Now-deleted NOPD post highlights frustration with low bonds being set in Orleans Parish courts
NEW ORLEANS (WVUE) - A social media post by the New Orleans Police Department’s Third District -- which since has been deleted -- highlights what some analysts said is a pattern of low bonds being set in Orleans Parish Magistrate court, leading to suspects being released quickly after arrest.
The post shared that three suspects, who had been arrested by officers last week for various weapons and stolen property charges, all were released on bonds ranging from $3,500 to $5,000 to $18,500. Criminal defendants usually must produce just 10 percent of a bond amount when working with a bail bonds company for a surety bond.
Jamall Lambert, 18, was booked with the illegal carrying of a firearm, resisting an officer and theft. Magistrate commissioner Jay Daniels set Lambert’s bond at just $3,500.
“If there’s just one weak link in the system, the entire system collapses,” said Fox 8 political analyst Dr. Robert Collins, a public policy professor at Dillard University. “(NOPD is) trying to make the public aware that it’s really not their fault if a low bond amount gets set. They don’t have any control over that. The judges control that.”
A spokesperson for NOPD said the post was made in error, and that the department has nothing to add because the setting of bonds is not in their purview.
The responsibility for assigning bond amounts falls on the magistrate court, which in New Orleans is run by elected Magistrate Judge Juana Lombard and four court-appointed commissioners: attorneys Jonathan Friedman, Joyce Sallah, Peter Hamilton III and Daniels.
“Magistrate commissioners are obviously lawyers. Hopefully, but not always, some sort of a criminal (law) background in their past. But many of them don’t have that,” said Fox 8 legal analyst Joe Raspanti. “They have a civil practice, or this is all they do. They come (to court) one night a week, usually, and one weekend a month. They handle the magistrate docket.”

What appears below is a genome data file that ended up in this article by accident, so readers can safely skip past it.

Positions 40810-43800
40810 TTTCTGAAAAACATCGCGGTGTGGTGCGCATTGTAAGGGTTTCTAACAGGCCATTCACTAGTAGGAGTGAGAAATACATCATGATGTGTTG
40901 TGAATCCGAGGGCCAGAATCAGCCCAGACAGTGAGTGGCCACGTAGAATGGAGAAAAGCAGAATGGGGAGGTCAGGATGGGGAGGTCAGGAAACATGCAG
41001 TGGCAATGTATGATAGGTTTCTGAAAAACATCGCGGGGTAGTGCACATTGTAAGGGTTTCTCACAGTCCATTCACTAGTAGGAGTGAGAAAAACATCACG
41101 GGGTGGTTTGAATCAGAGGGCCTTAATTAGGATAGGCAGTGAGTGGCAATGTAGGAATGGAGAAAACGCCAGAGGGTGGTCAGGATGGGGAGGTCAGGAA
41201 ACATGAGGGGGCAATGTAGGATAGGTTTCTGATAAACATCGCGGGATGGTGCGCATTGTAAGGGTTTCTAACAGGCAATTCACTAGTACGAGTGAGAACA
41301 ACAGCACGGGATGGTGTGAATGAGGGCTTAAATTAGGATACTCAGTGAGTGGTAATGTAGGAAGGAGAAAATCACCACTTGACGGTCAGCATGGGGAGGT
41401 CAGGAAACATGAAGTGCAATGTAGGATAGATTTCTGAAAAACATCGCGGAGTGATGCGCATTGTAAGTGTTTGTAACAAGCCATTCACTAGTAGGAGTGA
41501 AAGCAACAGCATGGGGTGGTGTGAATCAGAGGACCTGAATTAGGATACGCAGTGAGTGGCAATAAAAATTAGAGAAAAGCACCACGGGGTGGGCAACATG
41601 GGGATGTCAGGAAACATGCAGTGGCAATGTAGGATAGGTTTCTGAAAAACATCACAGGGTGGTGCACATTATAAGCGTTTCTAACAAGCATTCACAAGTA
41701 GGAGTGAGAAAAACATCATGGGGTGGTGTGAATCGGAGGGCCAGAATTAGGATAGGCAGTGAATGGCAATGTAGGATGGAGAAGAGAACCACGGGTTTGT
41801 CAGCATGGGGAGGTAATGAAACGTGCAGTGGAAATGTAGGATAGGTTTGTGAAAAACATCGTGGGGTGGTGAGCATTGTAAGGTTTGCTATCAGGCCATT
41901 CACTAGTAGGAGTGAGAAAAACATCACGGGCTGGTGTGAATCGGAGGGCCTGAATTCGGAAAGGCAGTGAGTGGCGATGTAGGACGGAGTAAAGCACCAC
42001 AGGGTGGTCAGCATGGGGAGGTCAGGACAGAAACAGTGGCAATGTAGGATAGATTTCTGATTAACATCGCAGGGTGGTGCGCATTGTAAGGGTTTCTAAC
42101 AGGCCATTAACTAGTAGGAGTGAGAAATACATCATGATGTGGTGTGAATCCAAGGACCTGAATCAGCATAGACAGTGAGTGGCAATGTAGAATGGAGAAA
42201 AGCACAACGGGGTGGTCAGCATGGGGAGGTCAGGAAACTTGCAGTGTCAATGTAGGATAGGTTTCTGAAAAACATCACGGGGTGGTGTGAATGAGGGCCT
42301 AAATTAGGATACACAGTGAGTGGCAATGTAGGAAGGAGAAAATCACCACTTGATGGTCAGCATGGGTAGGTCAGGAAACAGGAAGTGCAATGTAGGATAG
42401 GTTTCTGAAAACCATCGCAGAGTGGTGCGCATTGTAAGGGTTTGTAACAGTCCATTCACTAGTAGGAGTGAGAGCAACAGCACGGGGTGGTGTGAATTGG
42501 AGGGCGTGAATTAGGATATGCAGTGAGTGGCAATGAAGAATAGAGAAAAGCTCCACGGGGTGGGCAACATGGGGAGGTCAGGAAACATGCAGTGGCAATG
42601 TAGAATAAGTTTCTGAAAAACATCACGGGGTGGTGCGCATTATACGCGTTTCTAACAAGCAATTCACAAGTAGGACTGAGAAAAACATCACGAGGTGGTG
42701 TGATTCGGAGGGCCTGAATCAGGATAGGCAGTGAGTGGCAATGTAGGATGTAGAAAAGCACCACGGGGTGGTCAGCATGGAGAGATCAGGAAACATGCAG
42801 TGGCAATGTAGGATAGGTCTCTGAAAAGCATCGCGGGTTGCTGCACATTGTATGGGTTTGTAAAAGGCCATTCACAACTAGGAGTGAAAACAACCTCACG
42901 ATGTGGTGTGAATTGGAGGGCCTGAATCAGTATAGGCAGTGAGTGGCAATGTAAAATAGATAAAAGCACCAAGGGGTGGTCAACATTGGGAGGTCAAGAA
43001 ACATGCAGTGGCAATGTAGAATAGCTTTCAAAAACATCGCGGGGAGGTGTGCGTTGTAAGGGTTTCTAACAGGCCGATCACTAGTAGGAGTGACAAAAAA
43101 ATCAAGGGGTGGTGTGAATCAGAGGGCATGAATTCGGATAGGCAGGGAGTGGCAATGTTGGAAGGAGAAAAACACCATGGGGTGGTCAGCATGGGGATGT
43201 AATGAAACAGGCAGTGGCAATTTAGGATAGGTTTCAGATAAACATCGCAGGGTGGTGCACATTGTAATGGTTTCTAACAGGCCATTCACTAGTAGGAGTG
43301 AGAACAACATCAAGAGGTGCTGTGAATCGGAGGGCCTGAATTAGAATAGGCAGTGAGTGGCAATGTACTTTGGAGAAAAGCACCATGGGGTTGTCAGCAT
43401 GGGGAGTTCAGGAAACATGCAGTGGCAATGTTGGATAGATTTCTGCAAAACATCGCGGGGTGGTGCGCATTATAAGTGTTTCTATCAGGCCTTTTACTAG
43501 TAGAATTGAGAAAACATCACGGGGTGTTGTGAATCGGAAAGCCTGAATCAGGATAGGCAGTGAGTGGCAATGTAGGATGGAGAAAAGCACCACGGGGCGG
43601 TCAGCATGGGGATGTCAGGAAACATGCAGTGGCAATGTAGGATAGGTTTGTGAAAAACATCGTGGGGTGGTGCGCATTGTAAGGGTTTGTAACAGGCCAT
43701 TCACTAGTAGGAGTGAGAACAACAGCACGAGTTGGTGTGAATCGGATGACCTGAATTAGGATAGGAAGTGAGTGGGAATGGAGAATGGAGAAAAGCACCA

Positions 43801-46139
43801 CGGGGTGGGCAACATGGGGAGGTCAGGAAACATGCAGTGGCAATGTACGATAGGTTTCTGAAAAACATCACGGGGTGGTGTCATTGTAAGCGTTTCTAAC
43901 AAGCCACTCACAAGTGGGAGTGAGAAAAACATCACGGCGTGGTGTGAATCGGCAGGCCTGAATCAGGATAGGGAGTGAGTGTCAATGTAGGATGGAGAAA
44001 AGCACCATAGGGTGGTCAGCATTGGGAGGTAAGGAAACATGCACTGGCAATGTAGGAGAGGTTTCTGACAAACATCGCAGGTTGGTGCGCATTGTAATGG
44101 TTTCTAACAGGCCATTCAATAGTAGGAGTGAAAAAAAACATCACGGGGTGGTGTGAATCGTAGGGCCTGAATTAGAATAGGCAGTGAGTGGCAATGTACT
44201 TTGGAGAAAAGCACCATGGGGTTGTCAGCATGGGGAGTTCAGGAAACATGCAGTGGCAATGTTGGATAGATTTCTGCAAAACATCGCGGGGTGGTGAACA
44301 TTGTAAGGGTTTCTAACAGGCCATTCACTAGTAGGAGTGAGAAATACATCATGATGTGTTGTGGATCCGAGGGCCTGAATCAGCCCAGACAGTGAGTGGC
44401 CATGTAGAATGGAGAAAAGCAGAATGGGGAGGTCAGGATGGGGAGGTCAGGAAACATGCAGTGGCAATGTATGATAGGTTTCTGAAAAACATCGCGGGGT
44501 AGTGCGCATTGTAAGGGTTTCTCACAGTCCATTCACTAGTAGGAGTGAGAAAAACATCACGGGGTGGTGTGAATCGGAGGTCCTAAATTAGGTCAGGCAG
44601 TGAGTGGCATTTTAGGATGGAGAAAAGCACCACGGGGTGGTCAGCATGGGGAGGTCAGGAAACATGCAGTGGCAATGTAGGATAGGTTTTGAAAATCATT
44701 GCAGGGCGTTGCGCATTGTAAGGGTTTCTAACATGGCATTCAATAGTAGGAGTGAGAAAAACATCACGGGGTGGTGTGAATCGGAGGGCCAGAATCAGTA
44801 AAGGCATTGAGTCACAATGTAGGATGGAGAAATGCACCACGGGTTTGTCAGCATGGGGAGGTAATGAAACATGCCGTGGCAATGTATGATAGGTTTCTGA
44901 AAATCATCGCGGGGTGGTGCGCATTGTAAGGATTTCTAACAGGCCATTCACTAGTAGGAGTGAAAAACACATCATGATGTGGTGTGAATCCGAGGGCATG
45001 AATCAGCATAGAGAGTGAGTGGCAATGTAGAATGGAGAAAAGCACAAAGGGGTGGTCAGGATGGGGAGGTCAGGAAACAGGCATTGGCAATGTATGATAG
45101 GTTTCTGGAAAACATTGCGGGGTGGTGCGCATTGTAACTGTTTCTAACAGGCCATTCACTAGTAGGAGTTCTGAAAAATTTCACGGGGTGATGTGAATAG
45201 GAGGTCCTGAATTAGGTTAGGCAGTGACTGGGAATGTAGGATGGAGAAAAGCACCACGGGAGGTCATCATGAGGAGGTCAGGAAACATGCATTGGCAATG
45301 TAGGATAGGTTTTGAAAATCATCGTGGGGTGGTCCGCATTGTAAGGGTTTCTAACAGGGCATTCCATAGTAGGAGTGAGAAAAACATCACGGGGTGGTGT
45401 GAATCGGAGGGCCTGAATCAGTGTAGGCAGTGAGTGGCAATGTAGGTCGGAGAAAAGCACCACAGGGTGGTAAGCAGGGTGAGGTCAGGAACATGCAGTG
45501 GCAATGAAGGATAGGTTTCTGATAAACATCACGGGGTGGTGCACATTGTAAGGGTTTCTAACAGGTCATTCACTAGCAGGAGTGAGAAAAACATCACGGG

Raspanti said that while state law lists several factors judges should consider when setting a bond, the decision is ultimately up to their discretion.
“It’s up to the prosecutor to put up whatever he wants to put up as evidence, to show this person deserves a higher bond, and vice versa for the defense,” he said.
Typically, if a defendant obtains a surety bond from a bail bondsman, they only have to post 10-12 percent of the bail amount, meaning Lambert only had to pay $350 to walk free pending his next court appearance.
The office of Orleans Parish District Attorney Jason Williamsissued a statement Tuesday that said, “By law, judges set bonds, not the DA’s office. By law, our role is to vigorously pursue justice in cases, hold those that break the law accountable, and fight for victims and families.
“We stand with the NOPD and share that same frustration when the courts set bonds too low, and defendants re-offend. My office argued for higher bond amounts; unfortunately, the court disagreed.”
Four years ago, while still a member of New Orleans’ City Council, Williams said “the city deserves new policies,” when predecessor Leon Cannizzaro was arguing against the lowering of bond amounts.
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